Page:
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Text of letter priest sent to Cardinal O'Malley about archbishop


Archbishop Gabriel Montalvo, the papal nuncio to the United States, is pictured during an interview in Rome Dec. 14, 1998. A U.S. priest, Father Boniface Ramsey, said he sent a letter in November 2000 to Archbishop Montalvo informing him of Cardinal Theodore E. McCarrick's alleged sex abuse of seminarians. (CNS photo/Reuters)

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WASHINGTON (CNS) -- Here is the text of a June 17, 2015, letter written by Father Boniface Ramsey, administrator of a parish in the New York Archdiocese, about Archbishop Theodore E. McCarrick and claims of the archbishop's sexual improprieties with seminarians that Father Ramsey heard from some of the young men themselves. He sent it to Cardinal Sean P. O'Malley of Boston, who has headed the Pontifical Commission for the Protection of Minors since it was established in 2014. Father Ramsey provided a copy of the letter to Paul Haring, senior photographer in the Rome bureau of Catholic News Service:

Saint Joseph Church + Yorkville

404 East 87th Street

New York, New York 10128

17 June 2015

His Eminence

Sean Patrick Cardinal O'Malley, O.F.M.Cap.

Archbishop of Boston

66 Brooks Drive

Braintree, Massachusetts 02184

Dear Cardinal O'Malley,

I am writing to you about a delicate matter, about which in fact I contacted Archbishop Montalvo, the Apostolic Nuncio, in November 2000. I feel that, after thinking about it for several years, I should make a second contact -- this time with you. The matter does not have to do with the abuse of minors, but it does have to do with a form of sexual abuse/harassment/intimidation or maybe simply high-jinks as practiced by Theodore Cardinal McCarrick with his seminarians and perhaps other young men when he was the Archbishop of Newark.

From 1986 to 1996 I taught patrology at Immaculate Conception Seminary at Seton Hall University and for much of that time served there as a mentor and spiritual director. (I was a Dominican at the time and am now a priest of the Archdiocese of New York.) Early on in my tenure at the seminary I heard from several seminarians that Archbishop McCarrick was in the habit of inviting seminarians to his house on the New Jersey Shore -- always one more seminarian than there were beds; the extra seminarian was then told that he could share the archbishop's bed. Archbishop McCarrick would ask the rector of the seminary to find seminarians to go to his beach house, which the rector apparently did with a great deal of reluctance, not knowing how to refuse his ordinary. The rector was a man whom I admired, and a friend. When I had a chance to speak with him about this, I believe that he resolved to resist the archbishop, and I think that he did. I am not sure, however, that the archbishop ceased his invitations. There were also stories of seminarians and seminarian-age young men sharing the archbishop's residence, of special privileges (like studying in Rome) for his "nephews," and so forth. Some of these stories were not presented to me as mere rumors but were told me by persons directly involved.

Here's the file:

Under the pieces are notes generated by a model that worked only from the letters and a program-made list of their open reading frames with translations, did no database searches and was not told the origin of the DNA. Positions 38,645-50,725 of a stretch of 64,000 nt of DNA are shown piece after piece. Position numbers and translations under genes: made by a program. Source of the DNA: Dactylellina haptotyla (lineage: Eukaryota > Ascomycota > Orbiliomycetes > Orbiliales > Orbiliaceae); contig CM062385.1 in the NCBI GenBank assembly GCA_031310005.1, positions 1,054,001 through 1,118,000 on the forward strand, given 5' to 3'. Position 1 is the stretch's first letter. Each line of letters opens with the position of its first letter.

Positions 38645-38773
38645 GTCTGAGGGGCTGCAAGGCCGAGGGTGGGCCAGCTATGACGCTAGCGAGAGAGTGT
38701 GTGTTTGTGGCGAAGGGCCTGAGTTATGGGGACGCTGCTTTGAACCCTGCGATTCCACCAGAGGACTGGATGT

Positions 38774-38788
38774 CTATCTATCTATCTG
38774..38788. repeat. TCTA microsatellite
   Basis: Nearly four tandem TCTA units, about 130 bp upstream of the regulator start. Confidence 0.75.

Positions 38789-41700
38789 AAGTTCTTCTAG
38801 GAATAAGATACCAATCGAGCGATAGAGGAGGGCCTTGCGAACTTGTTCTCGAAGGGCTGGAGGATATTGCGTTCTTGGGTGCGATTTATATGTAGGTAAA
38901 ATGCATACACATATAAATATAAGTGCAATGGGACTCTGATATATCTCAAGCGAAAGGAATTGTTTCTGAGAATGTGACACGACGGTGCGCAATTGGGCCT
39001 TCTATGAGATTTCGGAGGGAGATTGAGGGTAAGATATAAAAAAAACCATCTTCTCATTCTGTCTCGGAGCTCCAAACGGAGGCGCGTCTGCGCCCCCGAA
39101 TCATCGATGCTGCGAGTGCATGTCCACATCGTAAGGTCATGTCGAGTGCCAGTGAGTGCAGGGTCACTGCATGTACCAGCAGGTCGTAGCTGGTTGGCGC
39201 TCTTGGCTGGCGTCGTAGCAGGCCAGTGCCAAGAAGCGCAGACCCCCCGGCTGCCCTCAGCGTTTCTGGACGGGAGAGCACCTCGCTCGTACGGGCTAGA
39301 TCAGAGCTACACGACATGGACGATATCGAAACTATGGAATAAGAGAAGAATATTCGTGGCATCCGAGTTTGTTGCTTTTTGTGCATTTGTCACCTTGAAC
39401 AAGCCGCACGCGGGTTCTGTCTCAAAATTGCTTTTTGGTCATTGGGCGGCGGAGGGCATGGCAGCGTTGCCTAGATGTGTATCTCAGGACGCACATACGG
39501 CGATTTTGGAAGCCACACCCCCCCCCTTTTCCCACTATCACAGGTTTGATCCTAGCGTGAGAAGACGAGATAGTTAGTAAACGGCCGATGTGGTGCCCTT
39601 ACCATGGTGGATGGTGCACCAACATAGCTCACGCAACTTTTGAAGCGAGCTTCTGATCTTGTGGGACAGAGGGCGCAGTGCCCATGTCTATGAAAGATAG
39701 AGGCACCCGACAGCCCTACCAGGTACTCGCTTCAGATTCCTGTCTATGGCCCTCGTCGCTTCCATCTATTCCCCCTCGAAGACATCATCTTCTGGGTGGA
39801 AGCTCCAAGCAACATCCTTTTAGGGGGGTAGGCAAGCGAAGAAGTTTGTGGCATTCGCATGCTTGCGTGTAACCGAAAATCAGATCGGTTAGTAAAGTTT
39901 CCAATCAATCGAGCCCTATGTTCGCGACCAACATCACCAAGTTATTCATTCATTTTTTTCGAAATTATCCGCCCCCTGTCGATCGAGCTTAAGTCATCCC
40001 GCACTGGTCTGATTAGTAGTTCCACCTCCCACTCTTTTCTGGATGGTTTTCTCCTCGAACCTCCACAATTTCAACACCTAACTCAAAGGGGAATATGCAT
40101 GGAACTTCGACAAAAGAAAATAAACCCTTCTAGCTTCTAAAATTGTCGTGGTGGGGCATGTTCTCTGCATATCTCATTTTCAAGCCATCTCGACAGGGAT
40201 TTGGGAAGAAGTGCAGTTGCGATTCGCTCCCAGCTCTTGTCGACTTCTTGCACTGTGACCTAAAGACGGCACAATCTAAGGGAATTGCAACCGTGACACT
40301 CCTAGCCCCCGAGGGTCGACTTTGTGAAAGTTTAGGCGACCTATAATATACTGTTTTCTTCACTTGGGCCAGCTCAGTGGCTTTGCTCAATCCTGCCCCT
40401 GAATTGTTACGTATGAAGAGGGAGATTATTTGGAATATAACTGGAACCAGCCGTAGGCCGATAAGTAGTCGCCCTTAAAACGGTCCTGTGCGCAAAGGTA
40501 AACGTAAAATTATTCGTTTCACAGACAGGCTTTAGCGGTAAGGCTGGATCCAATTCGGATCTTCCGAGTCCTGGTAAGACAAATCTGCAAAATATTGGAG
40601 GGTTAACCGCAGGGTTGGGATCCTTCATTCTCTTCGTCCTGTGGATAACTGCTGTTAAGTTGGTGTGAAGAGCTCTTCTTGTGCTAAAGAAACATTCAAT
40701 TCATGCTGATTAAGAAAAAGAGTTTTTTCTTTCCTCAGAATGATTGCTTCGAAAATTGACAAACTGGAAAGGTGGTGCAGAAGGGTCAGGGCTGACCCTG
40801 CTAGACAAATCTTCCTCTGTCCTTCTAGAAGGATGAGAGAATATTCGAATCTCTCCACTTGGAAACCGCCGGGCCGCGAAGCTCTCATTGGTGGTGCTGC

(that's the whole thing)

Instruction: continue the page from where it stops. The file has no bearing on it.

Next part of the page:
Initially I kept this information to myself, viewing it as a natural secret, but I eventually discovered that it was rather widely known in the archdiocese and even further abroad, which made me feel that I was released from observing any confidentiality. I spoke with Archbishop Thomas C. Kelly of Louisville, a friend of mine, sometime in the 1990s, and he said that stories about Archbishop McCarrick had been circulating among the American bishops, and he himself mentioned one story involving a flight attendant (whom I knew at the seminary and who was expelled for preying on another seminarian).

When Archbishop McCarrick was named Archbishop of Washington in November 2000, I decided to inform the nuncio about what I knew. First I called him, spoke with him directly about the situation, and asked if he would receive a letter from me. He said yes. The next day I reconsidered, and then I called him and said that I had had second thoughts about sending him my letter. He told me in no uncertain terms that I should send it, and so I did. I never received any acknowledgement, although I have certain knowledge that the letter was received and that the information was forwarded to somewhere in the Vatican.

I found it shocking at the time that Archbishop McCarrick was ever advanced to the Archdiocese of Washington, since I have little doubt that many persons in the Vatican were aware of his proclivities before he was named. And then, of course, on to the cardinalate, which was to be expected for the Archbishop of Washington, but still distressing.

These days, when the former nuncio to the Dominican Republic is going to go to trial for child abuse and the Archbishop of Saint Paul has just resigned over the same issue, when a Scottish cardinal has recently been disgraced for sexual misbehavior with his priests, it seems bizarre to me that Cardinal McCarrick is out and about, a conspicuous presence at religious (including papal) events, being interviewed, giving speeches, serving on committees, and the like. Was not what he did at the very least highly questionable? Was it not taking advantage of young men who did not know how to say no to their archbishop? Has it not, for the many laity and clergy who were aware of his actions, contributed to cynicism about the Church and the hierarchy?

I am not sure whether Cardinal McCarrick's past actions come under your purview, but if they do, all the better. If not, perhaps you would forward this letter to the proper agency in the Vatican.

I am grateful for any attention that you may give to this letter, which it has taken me years to decide to write and send.

Yours sincerely in Christ,

(Rev.) Boniface Ramsey

Administrator

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